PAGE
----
See: Blood On the Tracks: The Life and Times of S. Brian Wilson,  by Brian Wilson.

Brian lost his legs when the train he was trying to stop, to prevent it  carrying weapons to the Contra (Reagan’s “heroes”) who were fighting the Sandinistas in Nicaragua, ran over him.   Robert Allen and Belvie Rooks and I had been arrested earlier, trying to stop the flow of weapons whose destination was the maiming and killing of people and Life.  Daniel Ortega claimed Brian as a brother. Surely you recall this, Daniel.  What would Brian think?

See also: Open Veins of Latin America, by Eduardo Galeano.

See article re: Bianca Jagger and opposition to the canal


Strike!  Dolores Huerta

A Virgin de Guadaloupe, with Children

©by Alice Walker 2017

DOLORES, the movie

Some recent movies have been overwhelmingly encouraging, like the “horror movie” Get Out.  A film so remarkable in its psychic resonance that few can say just what it is that makes us know it is, at root, not so much about horror, though there is that, but about liberation:  a liberation for which black psyches have long been crying.

The film DOLORES which opened last week at the Shattuck in Berkeley offers a similar medicine, though the “horror” here is ongoing in the vast fruit and vegetable fields in which mostly Chicano farm workers have lived lives as modern slaves.  Into this “horror,”decades ago, came Caesar Chavez and the incomparable Goddess of persistent rebellion, Dolores Huerta.

This small, brown, beautiful woman gave us the phrase “Si Se Puede!”  Yes, We Can!  And it is because of her that the lives of millions of workers were improved.  She led marches, strikes, sit-ins; endured endless slights because she is a woman; but never stopped moving forward in her determination to create a better, more decent and honorable life for her people.

I am in awe of Dolores Huerta, and I congratulate those, including the indomitable Peter Bratt, who made this film about her life.  In addition to everything else Dolores Huerta did, she gave birth to eleven children!  (One of the amusing things about the film is that you never see her pregnant. At least not visibly!).  A serious magic.

Don’t miss DOLORES. I like to think of her transitions: from heroine, to warrior, to Virgin de Guadaloupe, with children.  Who all, by the way, appear to love their mother, understand her at last, and seem perfectly – in soul and body – beautiful themselves.

Ve a ver la película Dolores ¡HUELGA! DOLORES HUERTA




Remember:  If you don’t pay attention to what is happening to others you will never understand what is happening to you. -AW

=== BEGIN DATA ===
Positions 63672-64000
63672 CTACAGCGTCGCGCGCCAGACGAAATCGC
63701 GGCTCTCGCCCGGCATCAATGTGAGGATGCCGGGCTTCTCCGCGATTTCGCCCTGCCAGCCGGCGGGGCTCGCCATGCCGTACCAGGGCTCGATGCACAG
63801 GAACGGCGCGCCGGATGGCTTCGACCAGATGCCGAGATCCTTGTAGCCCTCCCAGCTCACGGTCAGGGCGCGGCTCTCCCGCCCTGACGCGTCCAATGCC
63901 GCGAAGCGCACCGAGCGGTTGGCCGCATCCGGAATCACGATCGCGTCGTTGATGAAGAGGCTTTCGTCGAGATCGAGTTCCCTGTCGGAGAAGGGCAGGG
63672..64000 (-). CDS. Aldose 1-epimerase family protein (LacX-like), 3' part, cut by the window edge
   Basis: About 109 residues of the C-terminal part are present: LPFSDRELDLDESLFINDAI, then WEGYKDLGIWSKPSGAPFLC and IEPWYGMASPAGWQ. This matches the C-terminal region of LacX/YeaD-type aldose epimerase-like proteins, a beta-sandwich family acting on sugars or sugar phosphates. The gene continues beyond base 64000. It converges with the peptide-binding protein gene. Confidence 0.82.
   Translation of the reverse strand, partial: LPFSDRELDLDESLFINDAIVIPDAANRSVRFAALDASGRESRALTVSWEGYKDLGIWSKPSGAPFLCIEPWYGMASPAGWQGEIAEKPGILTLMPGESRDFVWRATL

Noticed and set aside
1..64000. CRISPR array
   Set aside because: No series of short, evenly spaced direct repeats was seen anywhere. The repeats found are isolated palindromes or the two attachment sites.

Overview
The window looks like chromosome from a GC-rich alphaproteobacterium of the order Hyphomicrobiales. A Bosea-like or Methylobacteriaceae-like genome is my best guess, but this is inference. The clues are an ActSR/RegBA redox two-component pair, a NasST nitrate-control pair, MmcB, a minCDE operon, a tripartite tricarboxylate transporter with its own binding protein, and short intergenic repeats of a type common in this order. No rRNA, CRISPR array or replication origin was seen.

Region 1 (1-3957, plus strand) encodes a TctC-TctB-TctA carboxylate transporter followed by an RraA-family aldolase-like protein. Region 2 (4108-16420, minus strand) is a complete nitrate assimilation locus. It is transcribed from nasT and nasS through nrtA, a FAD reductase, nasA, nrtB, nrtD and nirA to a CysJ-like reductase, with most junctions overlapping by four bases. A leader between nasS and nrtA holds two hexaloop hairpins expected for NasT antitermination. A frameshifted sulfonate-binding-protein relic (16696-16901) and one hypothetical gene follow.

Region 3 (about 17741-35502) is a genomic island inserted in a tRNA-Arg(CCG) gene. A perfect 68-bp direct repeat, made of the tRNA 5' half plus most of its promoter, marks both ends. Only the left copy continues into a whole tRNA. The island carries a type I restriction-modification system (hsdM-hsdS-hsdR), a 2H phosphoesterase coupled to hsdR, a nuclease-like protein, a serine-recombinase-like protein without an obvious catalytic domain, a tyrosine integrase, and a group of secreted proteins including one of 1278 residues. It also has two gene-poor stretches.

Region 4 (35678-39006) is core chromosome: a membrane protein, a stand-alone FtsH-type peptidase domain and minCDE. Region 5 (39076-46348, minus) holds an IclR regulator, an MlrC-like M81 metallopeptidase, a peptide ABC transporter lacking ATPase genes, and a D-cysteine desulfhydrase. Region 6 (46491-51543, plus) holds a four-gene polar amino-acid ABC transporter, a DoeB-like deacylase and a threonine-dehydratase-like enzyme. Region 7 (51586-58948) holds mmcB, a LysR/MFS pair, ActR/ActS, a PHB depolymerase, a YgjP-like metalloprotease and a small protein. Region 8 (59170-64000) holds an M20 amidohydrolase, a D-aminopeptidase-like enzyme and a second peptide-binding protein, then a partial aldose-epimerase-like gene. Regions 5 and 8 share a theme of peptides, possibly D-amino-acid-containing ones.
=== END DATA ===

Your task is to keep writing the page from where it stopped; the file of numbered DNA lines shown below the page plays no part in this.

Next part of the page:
Lee el poema, Rompe Mi Corazon De Nuevo, en español

Emaciated Buddha on Alice Walker Garden Website

Break My Heart Again

©2017 by Alice Walker

September 2017

for Aung San Suu Kyi and the Rohingya People

We travelled far

To stand before your door

A door we could not see

Our taxi driver

And all of Myanmar

Too frightened

To whisper your name.

My companion* brought

His trumpet

And though he did not dare

Endanger our driver

By blowing it

We understood


Is everything.

Where are you now?

How exhausted

And alone

You must be.

Are you now lost

Inside yourself,

As the world sneers

Its disappointment

At your failures?

Where does the “sure heart’s release”

Of meditation

Lead now?

They have unlocked

The prison

That was your home

Only to lock you

In the other prison

They have long prepared

For you.

The prison of illusory power.

How many have been lost there!

Someone else

Those generals

Who locked you away

With whom you would be “friends”

Hold the key.

As so many of our people

are being slaughtered- and are not all

Of them “our people”?-

You are oddly silent, or,

When you speak, you appear

With uncharacteristic subterfuge

To beat around the bush.

What awful thing do they have on you?
  That you have lost the light?

It cannot be more awful

Than letting more children

and their grownups

Suffer and die.

Who would claim that the beheading

Of babies has anything to do

With either Buddha or Christ?

You were one of our hopes

For a better world.  What has become

Of your devotion to love and kindness?

Of  your clarity?  Or is it simply lost

In Overwhelm?

Are you trapped?

I could not begin to rule a country,

Particularly if I could not control

Its military. I would prefer to

Leave.  Not out of cowardice

But of acceptance.

Break my heart again,

Beloved one;